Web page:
The tension spilled onto the campus of Jason Lee Middle School as the girl and her friend, 11, walked on the playground. An older boy, 13, approached them.
The boy asked the 12-year-old why she got his sister suspended from school. The girl said she didn’t. The boy threatened to punch her. The 11-year-old told the boy to stop. He said he could punch her, too.
The girls ran into the building. The boy chased them. They ran into the girls’ restroom and closed the door. The boy stood outside, yelling. The girl used her mobile phone to call her mother, saying she was trapped. The mother called police.
Meanwhile, a school security officer noticed the boy standing outside the restroom door, yelling. The boy was tense; his fists were clenched and his eyes were wet.
Was there a problem?
“I’m just waiting to kick their ass,” the boy said. The security officer escorted the boy to the school’s main office.
Police officers reached the school. They spoke to the dean of students. She confirmed that the girl’s mother had reported the earlier threats. That report had implicated two other girls; one of them was the boy’s sister. She’d been expelled on an emergency basis while the school district investigated.
Officers spoke to the two girls, who relayed their story. They spoke to the older girl’s mother, who recounted the earlier threats.
The dean called the boy’s mother, who came to the school. Officers spoke to her, and said they were willing to release her son. She said she wanted him booked into Remann Hall. She thought it might help him.
Officers booked the boy into Remann Hall on suspicion of misdemeanor harassment.
The officer had seen the move before. He changed lanes. The car behind him, a silver 2002 Acura, changed lanes and kept following. The officer changed lanes again and let the Acura pull ahead. At the next traffic signal, the officer flicked on the emergency lights and pulled the car over.
The driver was 22. He said he’d just managed to get the car running for his girlfriend. She was sitting next to him in the passenger seat.
The driver said he had no identification, that his license was suspended and the car had no insurance. He gave his name and birthdate.
The officer checked. The man had told the truth — but not all of it. His license was suspended, but he also had an active misdemeanor warrant for his arrest. The officer cuffed him and took him to the Fife City Jail, where he was booked on the warrant and on suspicion of driving with a suspended license.
Officers spotted him shortly after 9:30 p.m. on South 72nd Street. He was driving a green 1993 Ford Ranger pickup and ripping along. The truck swerved into the turn lane to pass another car and kept going, then veered left onto South Alaska Street.
Officers followed. The truck was moving fast. Officers caught up four blocks later. The truck pulled a U-turn and headed back toward the patrol car. Officers hit the emergency lights and pulled the truck over.
Officers got out and walked toward the truck. The driver and the passenger hurriedly buckled their seat belts. The passenger, a 22-year-old man, asked why they were being pulled over. The driver, 20, told him to be quiet.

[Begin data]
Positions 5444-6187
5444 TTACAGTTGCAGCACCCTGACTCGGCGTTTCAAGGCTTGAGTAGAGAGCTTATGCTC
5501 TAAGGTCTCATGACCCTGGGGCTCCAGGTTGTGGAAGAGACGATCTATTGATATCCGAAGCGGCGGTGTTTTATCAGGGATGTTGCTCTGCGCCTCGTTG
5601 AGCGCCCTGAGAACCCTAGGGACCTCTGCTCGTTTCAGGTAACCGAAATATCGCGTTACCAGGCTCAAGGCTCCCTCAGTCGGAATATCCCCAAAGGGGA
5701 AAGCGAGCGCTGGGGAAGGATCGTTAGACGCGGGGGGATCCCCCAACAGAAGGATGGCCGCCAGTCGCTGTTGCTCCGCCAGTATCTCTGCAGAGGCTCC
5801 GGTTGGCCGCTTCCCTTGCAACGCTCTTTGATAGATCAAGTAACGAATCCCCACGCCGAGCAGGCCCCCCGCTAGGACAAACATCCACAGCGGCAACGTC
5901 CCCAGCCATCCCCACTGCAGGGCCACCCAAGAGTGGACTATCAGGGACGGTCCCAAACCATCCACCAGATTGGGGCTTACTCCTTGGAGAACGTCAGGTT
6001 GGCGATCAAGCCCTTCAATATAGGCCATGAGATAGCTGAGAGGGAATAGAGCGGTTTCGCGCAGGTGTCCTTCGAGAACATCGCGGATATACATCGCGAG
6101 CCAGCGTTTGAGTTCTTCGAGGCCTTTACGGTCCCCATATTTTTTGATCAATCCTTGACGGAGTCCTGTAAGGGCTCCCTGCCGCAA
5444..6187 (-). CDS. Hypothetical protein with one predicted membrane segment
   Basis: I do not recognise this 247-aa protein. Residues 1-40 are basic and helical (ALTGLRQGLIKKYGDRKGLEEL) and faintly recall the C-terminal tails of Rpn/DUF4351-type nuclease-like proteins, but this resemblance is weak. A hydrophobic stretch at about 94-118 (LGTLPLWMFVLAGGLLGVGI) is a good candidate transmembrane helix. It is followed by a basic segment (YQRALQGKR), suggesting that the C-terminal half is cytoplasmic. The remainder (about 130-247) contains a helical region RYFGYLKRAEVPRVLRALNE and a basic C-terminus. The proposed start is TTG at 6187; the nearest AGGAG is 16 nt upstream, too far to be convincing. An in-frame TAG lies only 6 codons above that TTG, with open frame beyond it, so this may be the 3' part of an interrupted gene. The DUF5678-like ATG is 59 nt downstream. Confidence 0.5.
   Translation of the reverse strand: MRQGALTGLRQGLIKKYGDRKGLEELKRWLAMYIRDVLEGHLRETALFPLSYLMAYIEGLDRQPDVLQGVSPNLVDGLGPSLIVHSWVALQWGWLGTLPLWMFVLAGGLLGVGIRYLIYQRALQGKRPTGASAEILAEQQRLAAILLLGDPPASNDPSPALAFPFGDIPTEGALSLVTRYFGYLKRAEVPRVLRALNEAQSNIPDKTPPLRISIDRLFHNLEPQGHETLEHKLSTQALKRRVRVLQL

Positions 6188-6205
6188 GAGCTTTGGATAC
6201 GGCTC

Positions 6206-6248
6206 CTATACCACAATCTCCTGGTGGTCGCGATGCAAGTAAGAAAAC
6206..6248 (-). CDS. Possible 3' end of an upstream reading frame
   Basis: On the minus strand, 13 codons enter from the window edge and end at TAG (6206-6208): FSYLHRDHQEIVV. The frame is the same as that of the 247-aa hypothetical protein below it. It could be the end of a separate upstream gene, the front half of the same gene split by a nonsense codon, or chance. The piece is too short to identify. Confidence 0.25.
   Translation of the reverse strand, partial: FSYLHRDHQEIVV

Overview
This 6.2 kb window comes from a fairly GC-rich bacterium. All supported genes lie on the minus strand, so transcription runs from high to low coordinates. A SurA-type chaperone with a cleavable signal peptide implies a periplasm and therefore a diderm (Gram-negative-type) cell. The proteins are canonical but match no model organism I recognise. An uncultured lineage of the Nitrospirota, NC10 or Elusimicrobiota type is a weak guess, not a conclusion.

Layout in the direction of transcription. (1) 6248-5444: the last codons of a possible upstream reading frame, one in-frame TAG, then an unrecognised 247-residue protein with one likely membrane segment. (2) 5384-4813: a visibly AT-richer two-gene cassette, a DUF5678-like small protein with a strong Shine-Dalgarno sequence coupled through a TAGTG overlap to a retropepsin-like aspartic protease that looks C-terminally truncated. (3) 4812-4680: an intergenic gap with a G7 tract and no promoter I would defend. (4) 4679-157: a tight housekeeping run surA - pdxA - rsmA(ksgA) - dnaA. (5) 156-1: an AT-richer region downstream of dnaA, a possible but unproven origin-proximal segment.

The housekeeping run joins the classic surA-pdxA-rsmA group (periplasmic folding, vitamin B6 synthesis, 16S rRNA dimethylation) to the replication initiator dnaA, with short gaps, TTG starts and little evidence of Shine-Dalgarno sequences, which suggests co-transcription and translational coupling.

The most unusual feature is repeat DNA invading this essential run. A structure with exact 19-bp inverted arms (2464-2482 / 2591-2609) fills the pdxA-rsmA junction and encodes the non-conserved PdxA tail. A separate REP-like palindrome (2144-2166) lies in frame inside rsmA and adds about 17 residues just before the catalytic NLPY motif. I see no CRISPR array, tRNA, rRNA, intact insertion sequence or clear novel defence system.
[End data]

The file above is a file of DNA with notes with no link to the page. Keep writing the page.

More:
One officer told the driver to talk to the other officer.
“Oh man, there are two of them,” the driver said.
The first officer talked to the passenger, who said he didn’t have any identification and refused to give his name. He said he was wearing his seat belt. The driver yelled at him to shut up.
The officer told the passenger to get out of the car. The passenger said OK, and started to roll up the window. The officer told him to stop; he didn’t. the officer reached in and grabbed his arm.
On the driver’s side, the other officer caught a whiff of liquor and marijuana. What was that about? he asked.
The driver said the smells came from “a client” who had used the truck previously. The driver’s words slurred, and his breath was pungent.
Would he take a breath test?
“No,” the driver said. “But I will look you in the eyes and tell you I’m not drunk.”
Would he take field sobriety tests? The driver said no.
The officer told the driver he was under arrest on suspicion of DUI and reckless driving.
“Talk to my lawyer,” the driver said.
The officer asked the driver for a name and date of birth. The driver wouldn’t give it. The officer said the man was required to give it. The driver again told the officer to talk to his lawyer.
The officer cuffed him and put him in the patrol car. He went back to the truck for an assist. Together, he and the other officer took the passenger out of the truck and cuffed him.
In the patrol car, the driver was yelling. He said he wanted a second chance. He was sorry for his behavior. The officer said he was still under arrest.
“Talk to my Bellevue lawyer,” the driver said, still refusing to identify himself.
The officers took the men to police headquarters. One officer asked the driver for his lawyer’s name and phone number. The driver said he didn’t know how to get hold of his lawyer. The officer offered to provide a defense attorney. The driver said no, saying the officer wasn’t providing him with an attorney.
The officer said he would move ahead with DUI tests.
“Go ahead,” the driver said — but he wouldn’t open his mouth. The officer read a statement regarding implied consent for breath tests. The driver interrupted him and said, “The answer will be no.”
Officers took both men to the Fife City Jail. As they reached the jail, the driver started laughing, saying he couldn’t be charged with a DUI.
“Why?” the officer asked.
“Because I didn’t take the test,” the driver said.
The officer explained that the driver was incorrect. He was being booked into jail for DUI.
The driver started banging his head on the divider of the patrol car.
“Why did I say no?” he said.